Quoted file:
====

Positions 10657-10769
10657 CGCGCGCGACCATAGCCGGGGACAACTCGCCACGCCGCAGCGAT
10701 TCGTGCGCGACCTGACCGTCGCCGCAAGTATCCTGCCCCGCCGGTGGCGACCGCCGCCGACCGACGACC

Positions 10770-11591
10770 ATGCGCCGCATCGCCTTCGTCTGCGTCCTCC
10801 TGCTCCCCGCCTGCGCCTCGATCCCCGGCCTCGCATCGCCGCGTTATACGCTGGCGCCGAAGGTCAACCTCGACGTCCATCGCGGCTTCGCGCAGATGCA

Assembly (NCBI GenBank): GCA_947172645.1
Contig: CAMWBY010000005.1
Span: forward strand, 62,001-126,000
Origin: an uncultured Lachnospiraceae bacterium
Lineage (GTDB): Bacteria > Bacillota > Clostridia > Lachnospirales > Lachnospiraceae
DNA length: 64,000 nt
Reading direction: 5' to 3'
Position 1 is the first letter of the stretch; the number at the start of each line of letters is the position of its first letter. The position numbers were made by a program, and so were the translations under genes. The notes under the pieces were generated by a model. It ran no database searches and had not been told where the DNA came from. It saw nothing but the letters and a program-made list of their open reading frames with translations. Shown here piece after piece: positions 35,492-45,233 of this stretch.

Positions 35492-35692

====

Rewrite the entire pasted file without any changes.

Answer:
Positions 10657-10769
10657 CGCGCGCGACCATAGCCGGGGACAACTCGCCACGCCGCAGCGAT
10701 TCGTGCGCGACCTGACCGTCGCCGCAAGTATCCTGCCCCGCCGGTGGCGACCGCCGCCGACCGACGACC

Positions 10770-11591
10770 ATGCGCCGCATCGCCTTCGTCTGCGTCCTCC
10801 TGCTCCCCGCCTGCGCCTCGATCCCCGGCCTCGCATCGCCGCGTTATACGCTGGCGCCGAAGGTCAACCTCGACGTCCATCGCGGCTTCGCGCAGATGCA

Assembly (NCBI GenBank): GCA_947172645.1
Contig: CAMWBY010000005.1
Span: forward strand, 62,001-126,000
Origin: an uncultured Lachnospiraceae bacterium
Lineage (GTDB): Bacteria > Bacillota > Clostridia > Lachnospirales > Lachnospiraceae
DNA length: 64,000 nt
Reading direction: 5' to 3'
Position 1 is the first letter of the stretch; the number at the start of each line of letters is the position of its first letter. The position numbers were made by a program, and so were the translations under genes. The notes under the pieces were generated by a model. It ran no database searches and had not been told where the DNA came from. It saw nothing but the letters and a program-made list of their open reading frames with translations. Shown here piece after piece: positions 35,492-45,233 of this stretch.

Positions 35492-35692